14 years ago, most businesses hadn’t even heard of 3D printing, let alone experimented with printing objects in material like plastic or metal. But one research institute was already laying the foundation for building its own 3D printer for an altogether more complex material: human tissue.
Tissue and organs transplants have been used in medicine for decades to help patients whose own tissue has become diseased or damaged — skin grafts for burns victims, for example, or using a piece of patellar tendon to replace a ruptured ligament. Typically they come from donors or are moved from a healthy part of a patient’s body to a damaged part, but scientists from Wake Forest Institute for Regenerative Medicine (WFIRM) have developed a prototype printer that could one day be used to print tissue sections designed to fit a person’s unique condition.
Have you ever wondered what might be possible with just a little extra design knowledge in your back pocket?
Turns out, to take your social media images from good to great, is a reasonable leap. And it all starts with a good foundation and understanding of some key design terms and principles.
If you’re looking to take your social media images to the next level and become a better marketer, check out this design dictionary for a crash course on how to better understand design.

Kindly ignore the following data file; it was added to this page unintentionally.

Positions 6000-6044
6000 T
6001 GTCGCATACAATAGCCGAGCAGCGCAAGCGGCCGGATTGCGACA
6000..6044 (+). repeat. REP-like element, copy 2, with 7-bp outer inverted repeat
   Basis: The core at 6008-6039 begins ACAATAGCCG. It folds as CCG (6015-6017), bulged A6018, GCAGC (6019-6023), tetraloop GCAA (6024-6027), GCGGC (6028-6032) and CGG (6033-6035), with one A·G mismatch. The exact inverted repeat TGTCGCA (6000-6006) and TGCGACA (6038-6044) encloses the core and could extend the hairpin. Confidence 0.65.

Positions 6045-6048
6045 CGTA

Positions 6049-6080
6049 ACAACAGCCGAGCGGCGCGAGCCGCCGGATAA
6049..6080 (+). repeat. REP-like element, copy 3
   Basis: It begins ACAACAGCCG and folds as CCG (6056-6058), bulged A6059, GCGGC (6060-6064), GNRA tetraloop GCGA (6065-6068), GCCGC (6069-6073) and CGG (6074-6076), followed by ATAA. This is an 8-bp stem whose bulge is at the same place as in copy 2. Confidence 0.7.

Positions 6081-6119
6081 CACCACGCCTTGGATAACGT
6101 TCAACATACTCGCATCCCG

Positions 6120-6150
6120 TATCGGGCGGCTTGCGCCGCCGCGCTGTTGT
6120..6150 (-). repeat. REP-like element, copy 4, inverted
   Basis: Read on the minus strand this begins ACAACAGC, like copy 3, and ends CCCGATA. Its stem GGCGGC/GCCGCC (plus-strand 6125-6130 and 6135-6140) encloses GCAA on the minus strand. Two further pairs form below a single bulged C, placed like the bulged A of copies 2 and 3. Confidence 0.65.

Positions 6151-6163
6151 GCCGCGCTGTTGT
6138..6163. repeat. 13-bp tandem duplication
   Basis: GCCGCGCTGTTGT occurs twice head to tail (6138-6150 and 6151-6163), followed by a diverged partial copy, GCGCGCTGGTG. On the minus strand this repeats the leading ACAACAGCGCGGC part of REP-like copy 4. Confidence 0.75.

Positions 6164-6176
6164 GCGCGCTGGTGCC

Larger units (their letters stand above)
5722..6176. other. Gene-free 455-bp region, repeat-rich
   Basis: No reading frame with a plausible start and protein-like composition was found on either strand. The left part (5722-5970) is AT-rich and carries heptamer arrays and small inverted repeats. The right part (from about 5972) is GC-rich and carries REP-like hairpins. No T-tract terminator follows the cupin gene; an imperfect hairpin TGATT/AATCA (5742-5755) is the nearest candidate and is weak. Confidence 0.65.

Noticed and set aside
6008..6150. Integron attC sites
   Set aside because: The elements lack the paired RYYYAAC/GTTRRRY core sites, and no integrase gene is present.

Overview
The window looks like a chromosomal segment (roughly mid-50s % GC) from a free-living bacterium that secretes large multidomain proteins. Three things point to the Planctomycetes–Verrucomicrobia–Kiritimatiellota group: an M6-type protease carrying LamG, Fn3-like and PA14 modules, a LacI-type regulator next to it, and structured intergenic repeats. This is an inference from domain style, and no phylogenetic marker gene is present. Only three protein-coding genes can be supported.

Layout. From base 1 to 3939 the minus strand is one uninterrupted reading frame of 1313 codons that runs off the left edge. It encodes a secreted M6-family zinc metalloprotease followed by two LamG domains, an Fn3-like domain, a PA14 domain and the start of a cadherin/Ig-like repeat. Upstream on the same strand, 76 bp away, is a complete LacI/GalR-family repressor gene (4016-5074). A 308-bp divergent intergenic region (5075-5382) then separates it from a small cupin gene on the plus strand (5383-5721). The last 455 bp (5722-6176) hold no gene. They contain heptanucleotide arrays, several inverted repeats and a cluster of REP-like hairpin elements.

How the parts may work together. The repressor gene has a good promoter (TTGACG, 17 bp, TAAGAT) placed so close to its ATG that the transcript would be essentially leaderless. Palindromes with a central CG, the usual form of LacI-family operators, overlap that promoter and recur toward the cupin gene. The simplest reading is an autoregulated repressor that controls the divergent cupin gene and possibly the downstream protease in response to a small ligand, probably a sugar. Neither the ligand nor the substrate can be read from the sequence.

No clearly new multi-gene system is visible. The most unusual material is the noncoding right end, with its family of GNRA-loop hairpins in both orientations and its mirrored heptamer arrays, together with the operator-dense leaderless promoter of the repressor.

There were black and white portraits hanging in the vestibule of the Human by Design conference. Within each baroque, gold leaf frame was a model sporting a futuristic, photoshopped prosthetic. They seemed well-suited to an event that was itself a sort of hybrid—part intellectual forum, part sales pitch. Courageous, CNN’s “branded content” shop, had assembled the day of panels, guest speakers, and documentary-lite fare alongside Square Enix, to buoy promotion of the latter’s upcoming game,Deus Ex: Mankind Divided. Academics weighed the implications of transhumanism. Futurist artists sketched out the idea of “cyborg” as a self-identifier. Most strikingly, presenters showed off the bleeding-edge prosthetics and body modifications that enable them to grip, walk, see, and hear—in some cases even beyond normal human ranges.
Digital technology is taking over the world, and scientists are hard at work finding better ways to store data — lots of it and for long periods of time. Scientists are exploring new materials for data storage as well as new methods for printing data on their chosen medium. While some companies are storing data on the ocean floor, other imagineers look upward, dreaming of giant storage skyscrapers. With so many different innovations happening in such a short period of time, the race is on to unlock the keys to near-limitless data storage potential.